Keep one thing in mind from the Housetraining link above activity makes pee. It would not be unual for a dog even after going outside need to go again if it was active while outside, Often after it comes in and has a big drink. This can be anticipated and therfore avoided. However if she is not going in the first place the following tip may helpcan have her outside for an hour & she will come in & pee
Potty training tip
It accomplish many thing important to potty training. 1. defines where to go for the dog. The whole "garden" can be rather amorhpious concept for the dog when it comes to a potty spot. 2. Teaching a more limited spot makes cleanup easier. 3. It rewards the dog for going. 4 it creates a safe environment, IMHO some dogs require more privacey than others just being attached to a leash in close proximity to a human can inhibit them. I could speculate why this is but as stated in other threads why does not help in solving the problem.Ok, here's a great little trick I picked up while fostering an 8 week old greyhound puppy last summer. Get an x-pen, also called a puppy pen or an exercise pen. They're small pens made of heavy metal wire fencing. They give the pup an area not too much bigger than a large crate, and they sit right on the ground. Set up the x-pen in a grassy area with nothing else on the ground inside it, use a few tent stakes to stake it to the ground so it can't be knocked over if the pup jumps up against it, and put her inside. She doesn't come out to sniff, or play or go inside, until she goes potty. As soon as she goes potty, out she comes with much rejoicing, apply treats to puppy liberally, and then it's play/explore time, or whatever else she wants to do. Her reward for pottying is to get out of "potty prison". It worked pretty well for the little boy I fostered last summer--he had nothing in the pen to distract him from business at hand, and he *really* wanted out so he learned to get to work in a hurry.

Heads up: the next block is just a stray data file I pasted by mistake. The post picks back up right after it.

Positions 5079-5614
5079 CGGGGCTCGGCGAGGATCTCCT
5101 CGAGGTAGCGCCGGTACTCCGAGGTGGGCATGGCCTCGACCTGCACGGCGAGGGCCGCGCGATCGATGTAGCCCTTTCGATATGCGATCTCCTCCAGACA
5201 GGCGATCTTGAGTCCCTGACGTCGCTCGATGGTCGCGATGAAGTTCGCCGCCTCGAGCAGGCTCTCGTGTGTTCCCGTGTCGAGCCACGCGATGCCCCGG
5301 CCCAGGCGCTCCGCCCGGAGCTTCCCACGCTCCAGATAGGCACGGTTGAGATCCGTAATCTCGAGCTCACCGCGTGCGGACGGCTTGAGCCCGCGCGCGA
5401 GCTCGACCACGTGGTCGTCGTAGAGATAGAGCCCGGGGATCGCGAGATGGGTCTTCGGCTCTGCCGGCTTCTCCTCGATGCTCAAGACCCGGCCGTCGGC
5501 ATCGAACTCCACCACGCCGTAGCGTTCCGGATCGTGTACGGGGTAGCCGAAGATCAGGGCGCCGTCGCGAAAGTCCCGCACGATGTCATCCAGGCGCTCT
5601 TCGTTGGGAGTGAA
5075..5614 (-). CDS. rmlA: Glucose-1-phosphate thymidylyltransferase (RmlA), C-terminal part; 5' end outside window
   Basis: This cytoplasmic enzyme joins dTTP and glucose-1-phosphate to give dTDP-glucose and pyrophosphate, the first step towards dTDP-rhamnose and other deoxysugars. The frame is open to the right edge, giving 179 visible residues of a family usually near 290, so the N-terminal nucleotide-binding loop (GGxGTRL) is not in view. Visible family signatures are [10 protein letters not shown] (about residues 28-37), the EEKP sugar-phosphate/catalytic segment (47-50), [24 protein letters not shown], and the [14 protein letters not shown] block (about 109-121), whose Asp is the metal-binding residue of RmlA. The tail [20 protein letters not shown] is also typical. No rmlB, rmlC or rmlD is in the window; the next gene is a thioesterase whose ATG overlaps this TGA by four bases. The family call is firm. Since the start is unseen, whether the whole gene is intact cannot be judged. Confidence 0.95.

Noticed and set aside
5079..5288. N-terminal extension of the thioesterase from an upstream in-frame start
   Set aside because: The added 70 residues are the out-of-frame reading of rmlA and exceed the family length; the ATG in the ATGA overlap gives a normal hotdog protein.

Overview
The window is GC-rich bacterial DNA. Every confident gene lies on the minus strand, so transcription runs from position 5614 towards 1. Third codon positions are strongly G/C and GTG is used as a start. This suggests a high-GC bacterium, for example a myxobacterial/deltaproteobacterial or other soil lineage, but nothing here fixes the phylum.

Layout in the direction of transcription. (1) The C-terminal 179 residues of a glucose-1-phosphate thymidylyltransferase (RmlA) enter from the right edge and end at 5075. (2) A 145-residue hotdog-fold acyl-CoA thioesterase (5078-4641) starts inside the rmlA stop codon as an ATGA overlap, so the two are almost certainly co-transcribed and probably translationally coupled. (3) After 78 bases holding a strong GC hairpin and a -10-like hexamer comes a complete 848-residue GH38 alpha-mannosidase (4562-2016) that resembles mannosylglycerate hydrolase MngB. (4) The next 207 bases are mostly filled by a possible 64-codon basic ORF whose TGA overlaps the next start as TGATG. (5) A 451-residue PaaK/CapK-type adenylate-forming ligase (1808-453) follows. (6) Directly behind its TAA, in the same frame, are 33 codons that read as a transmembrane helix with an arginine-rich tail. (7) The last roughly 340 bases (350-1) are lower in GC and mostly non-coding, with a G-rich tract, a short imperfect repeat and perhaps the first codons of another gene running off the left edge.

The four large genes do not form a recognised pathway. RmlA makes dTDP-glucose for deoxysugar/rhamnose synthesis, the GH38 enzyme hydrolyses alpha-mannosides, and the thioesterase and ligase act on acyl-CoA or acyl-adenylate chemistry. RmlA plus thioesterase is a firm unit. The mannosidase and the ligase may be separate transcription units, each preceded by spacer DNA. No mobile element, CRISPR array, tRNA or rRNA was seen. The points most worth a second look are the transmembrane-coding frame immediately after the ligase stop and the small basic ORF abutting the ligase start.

Just because you are in the same house does not mean there are not occasion you are seperated, different room etc. however some of the behavior are unrelated to seperation anxiety but that does not mean it does not play a role in others. it is worth investigating, Such as not going outside could be related to not wanting to leave you or your husband,she suffers very bad from separation anxiety but that shouldn't bother her when we are home
Using the search function you should find a number of threads on seperation anxiety that may prove helpful keeo in mind however treatment usually requires the use of drugs as well because quite simply the protocol for behavior modification which requires no abscence longer than the dog can handle is simply not possible in a remotely modern household,